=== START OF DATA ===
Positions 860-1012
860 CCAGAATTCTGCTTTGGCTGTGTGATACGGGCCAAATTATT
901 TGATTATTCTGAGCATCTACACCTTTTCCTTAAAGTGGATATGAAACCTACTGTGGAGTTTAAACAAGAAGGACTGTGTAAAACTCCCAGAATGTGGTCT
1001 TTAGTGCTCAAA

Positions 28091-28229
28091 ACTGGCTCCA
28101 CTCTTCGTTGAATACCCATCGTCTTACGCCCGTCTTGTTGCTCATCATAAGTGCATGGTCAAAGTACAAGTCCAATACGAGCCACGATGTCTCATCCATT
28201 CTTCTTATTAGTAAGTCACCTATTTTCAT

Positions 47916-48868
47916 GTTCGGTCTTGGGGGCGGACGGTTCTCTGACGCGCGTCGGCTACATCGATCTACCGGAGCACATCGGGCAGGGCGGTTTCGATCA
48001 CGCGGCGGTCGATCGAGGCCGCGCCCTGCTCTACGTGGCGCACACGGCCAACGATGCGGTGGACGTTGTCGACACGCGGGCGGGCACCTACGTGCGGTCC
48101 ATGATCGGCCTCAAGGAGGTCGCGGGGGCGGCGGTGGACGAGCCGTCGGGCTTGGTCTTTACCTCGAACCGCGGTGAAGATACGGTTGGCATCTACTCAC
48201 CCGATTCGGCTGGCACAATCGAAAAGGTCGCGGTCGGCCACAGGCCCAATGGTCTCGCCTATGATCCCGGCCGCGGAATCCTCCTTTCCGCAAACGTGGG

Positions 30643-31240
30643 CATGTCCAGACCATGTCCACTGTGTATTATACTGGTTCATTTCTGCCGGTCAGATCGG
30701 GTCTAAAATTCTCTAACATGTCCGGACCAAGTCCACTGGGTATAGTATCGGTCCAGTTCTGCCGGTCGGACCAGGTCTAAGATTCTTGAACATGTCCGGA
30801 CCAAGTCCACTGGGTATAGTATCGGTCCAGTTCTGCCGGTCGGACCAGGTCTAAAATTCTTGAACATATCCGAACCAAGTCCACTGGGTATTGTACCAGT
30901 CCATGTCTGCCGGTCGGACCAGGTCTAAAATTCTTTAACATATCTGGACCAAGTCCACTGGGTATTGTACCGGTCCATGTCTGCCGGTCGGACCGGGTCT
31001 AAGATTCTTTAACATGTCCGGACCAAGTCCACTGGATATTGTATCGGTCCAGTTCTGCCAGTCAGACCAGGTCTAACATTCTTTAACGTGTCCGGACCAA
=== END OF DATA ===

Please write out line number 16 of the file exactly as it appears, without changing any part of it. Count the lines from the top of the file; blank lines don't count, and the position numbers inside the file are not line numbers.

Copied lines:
30701 GTCTAAAATTCTCTAACATGTCCGGACCAAGTCCACTGGGTATAGTATCGGTCCAGTTCTGCCGGTCGGACCAGGTCTAAGATTCTTGAACATGTCCGGA